A new year got off to a challenging start with Australian stocks at eight-week lows as a month-long retreat continued in the wake of soft economic signals from major trading partner China.
The S&P/ASX 200 slumped 92.5 points or 1.31 per cent to 6946 on the first session of 2023. The index’s fourth decline in five sessions pulled it to its weakest close since November 8. At the day’s low, the index was down as much as 1.9 per cent.
Banks, healthcare providers and coal miners were among the day’s biggest drags. Gold miners and gambling-related stocks provided most of the winners.
What moved the market
Downbeat expectations for the year ahead ensured the share market continued a downtrend that has been developing since the ASX 200 hit a six-month high on December 1.
“ASX 200 falling below 7,000 on the first day is not the kind of beginning that can pave the road for renewed interest in equities, usually considered riskier amid macroeconomic headwinds,” Kunal Sawhney, chief executive of research group Kalkine, said.
“Miners are down, and so are big banks, which implies that investors are sceptical even about dominant sectors, let alone emerging ones. Coal or any other commodity that goes into industrial production is facing the brunt of expectations that a recession is just around the corner.”
Optimism over China reopening has been replaced by fear of what Beijing’s sudden pivot away from zero-Covid will do to inflation and supply chains. The scale of the challenge facing Xi Jinping’s government was underlined during the holiday break by data showing how much momentum the economy lost last month as Covid outbreaks closed production lines and kept workers at home.
A measure of factory output slumped to a three-year low of 47 from 48 in November. Readings below 50 indicate diminishing activity.
Services-sector activity contracted to 41.6 from 46.7 in November. The composite purchasing managers’ index, which combines both sectors, dropped to 42.6 from 47.1.
A separate manufacturing gauge conducted by Caixin published this morning fell to 49 last month from 49.4 in November. Caixin’s measure has been in contraction for the last five months. Weaker activity means lower demand for Australian raw materials.
“Overall, the pandemic continued to take a toll on the economy in December,” Wang Zhe, senior economist at Caixin Insight Group, said.
The Australian market opened as much as 32 points higher following solid gains in European stocks overnight. The pan-European Stoxx 600 index rallied 0.96 per cent amid hopes the worst of a downturn in European manufacturing had passed.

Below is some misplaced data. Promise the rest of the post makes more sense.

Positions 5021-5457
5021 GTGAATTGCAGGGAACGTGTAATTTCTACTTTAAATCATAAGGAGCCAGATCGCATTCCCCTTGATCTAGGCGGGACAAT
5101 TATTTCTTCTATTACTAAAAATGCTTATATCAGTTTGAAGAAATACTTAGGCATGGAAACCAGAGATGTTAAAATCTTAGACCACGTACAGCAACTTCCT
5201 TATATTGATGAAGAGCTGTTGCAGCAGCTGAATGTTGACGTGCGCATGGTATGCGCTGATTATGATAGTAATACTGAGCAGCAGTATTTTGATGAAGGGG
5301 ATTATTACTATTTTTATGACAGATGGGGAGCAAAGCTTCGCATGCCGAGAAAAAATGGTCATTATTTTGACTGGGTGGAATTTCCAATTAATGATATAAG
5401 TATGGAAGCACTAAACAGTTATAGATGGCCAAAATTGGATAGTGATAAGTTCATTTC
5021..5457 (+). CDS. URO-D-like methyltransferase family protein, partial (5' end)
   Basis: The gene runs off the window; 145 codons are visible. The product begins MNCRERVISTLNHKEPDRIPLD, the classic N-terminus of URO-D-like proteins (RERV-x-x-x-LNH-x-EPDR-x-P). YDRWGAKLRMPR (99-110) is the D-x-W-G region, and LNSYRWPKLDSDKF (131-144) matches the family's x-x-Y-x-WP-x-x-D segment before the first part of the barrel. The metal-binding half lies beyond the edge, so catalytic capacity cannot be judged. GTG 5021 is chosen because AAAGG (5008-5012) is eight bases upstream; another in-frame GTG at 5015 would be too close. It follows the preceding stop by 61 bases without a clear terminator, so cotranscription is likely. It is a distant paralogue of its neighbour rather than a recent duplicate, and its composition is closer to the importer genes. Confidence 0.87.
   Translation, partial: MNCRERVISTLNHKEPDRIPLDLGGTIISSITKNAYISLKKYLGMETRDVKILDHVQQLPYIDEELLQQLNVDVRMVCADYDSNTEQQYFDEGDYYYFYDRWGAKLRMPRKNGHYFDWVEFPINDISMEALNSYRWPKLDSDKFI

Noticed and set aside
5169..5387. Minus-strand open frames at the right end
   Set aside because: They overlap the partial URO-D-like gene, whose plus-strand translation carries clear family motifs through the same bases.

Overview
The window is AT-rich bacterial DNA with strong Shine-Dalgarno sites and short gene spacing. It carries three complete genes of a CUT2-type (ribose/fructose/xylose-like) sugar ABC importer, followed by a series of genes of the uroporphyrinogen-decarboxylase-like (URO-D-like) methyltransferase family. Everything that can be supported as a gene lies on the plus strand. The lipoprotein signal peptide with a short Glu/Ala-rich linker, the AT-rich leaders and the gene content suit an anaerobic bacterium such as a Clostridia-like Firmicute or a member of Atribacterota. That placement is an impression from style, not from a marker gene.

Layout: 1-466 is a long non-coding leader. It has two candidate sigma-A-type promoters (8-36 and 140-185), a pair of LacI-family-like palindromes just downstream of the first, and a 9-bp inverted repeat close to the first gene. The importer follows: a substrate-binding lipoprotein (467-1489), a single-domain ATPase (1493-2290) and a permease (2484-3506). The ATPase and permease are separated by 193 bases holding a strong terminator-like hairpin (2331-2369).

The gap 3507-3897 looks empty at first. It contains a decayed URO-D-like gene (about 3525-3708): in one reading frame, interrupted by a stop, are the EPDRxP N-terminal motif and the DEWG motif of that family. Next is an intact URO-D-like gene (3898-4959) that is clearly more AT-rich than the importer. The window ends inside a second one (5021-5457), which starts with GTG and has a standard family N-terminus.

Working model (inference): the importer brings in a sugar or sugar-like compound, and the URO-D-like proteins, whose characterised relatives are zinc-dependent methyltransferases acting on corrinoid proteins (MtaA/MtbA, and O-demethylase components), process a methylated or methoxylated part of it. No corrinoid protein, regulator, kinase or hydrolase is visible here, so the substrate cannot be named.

Wall Street was closed for NY holidays. US stocks ended their worst year since 2008 with a round of modest losses on Friday.
The S&P 500 eased ten points or 0.25 per cent. The Dow Jones Industrial Average shed 74 points or 0.22 per cent. The Nasdaq Composite gave up 12 points or 0.11 per cent.
Gold mining delivered some of the day’s best advances after the yellow metal ended 2022 near a six-month high. De Grey put on 5.06 per cent, Gold Road Resources 2.37 per cent and Evolution Mining 2.01 per cent. Northern Star tacked on 1.83 per cent. Industry heavyweight Newcrest added 0.97 per cent.
The session’s other top movers were mostly defensive: Tabcorp +2.79 per cent, The Star Entertainment Group +2.54 per cent and Breville Group +1.74 per cent.
Aside from Newcrest, pokie-maker Aristocrat Leisure was the only heavyweight of the ASX 20 to resist the selling, inching up 0.33 per cent.
Fund manager Perpetual firmed 0.37 per cent after confirming shareholders will receive a fully-franked special dividend of 35 cents per share. The dividend is part of a scheme implementation deed with Pendal. Shares in Pendal rose 0.8 per cent.
Coal and lithium miners spearheaded losses amid questions over demand as the global economy slows in 2023. New Hope, one of last year’s best performers, plunged 8.49 per cent. Whitehaven Coal shed 6.26 per cent, Liontown Resources 7.2 per cent and Lake Resources 5.63 per cent.
Risk-sensitive growth stocks also came under pressure. Telix Pharmaceuticals shed 3.58 per cent, Novonix 4.08 per cent and Megaport 3.49 per cent.
The major banks were the biggest weight at the pointy end of the market. ANZ sagged 2.75 per cent, Westpac 2.66 per cent, NAB 2.13 per cent and CBA 1.51 per cent.
Other significant drags included CSL -2.09 per cent and Coles -1.56 per cent. Telstra lost 1 per cent and Wesfarmers 0.98 per cent.
Asian markets overcame early losses. The Asia Dow swung to a gain of 0.87 per cent. China’s Shanghai Composite added 0.56 per cent. Hong Kong’s Hang Seng put on 1.31 per cent.
US futures inched higher in choppy trade. S&P 500 futures were recently ahead four points or 0.1 per cent.
Oil unwound some of last night’s 2.9 per cent rally. Brent crude dropped 35 US cents or 0.4 per cent to US$85.56 a barrel.
Gold added to last week’s six-month high, rising US$21.90 or 1.2 per cent to US$1,847.70 an ounce.
The dollar bounced 0.3 per cent to 68.28 US cents.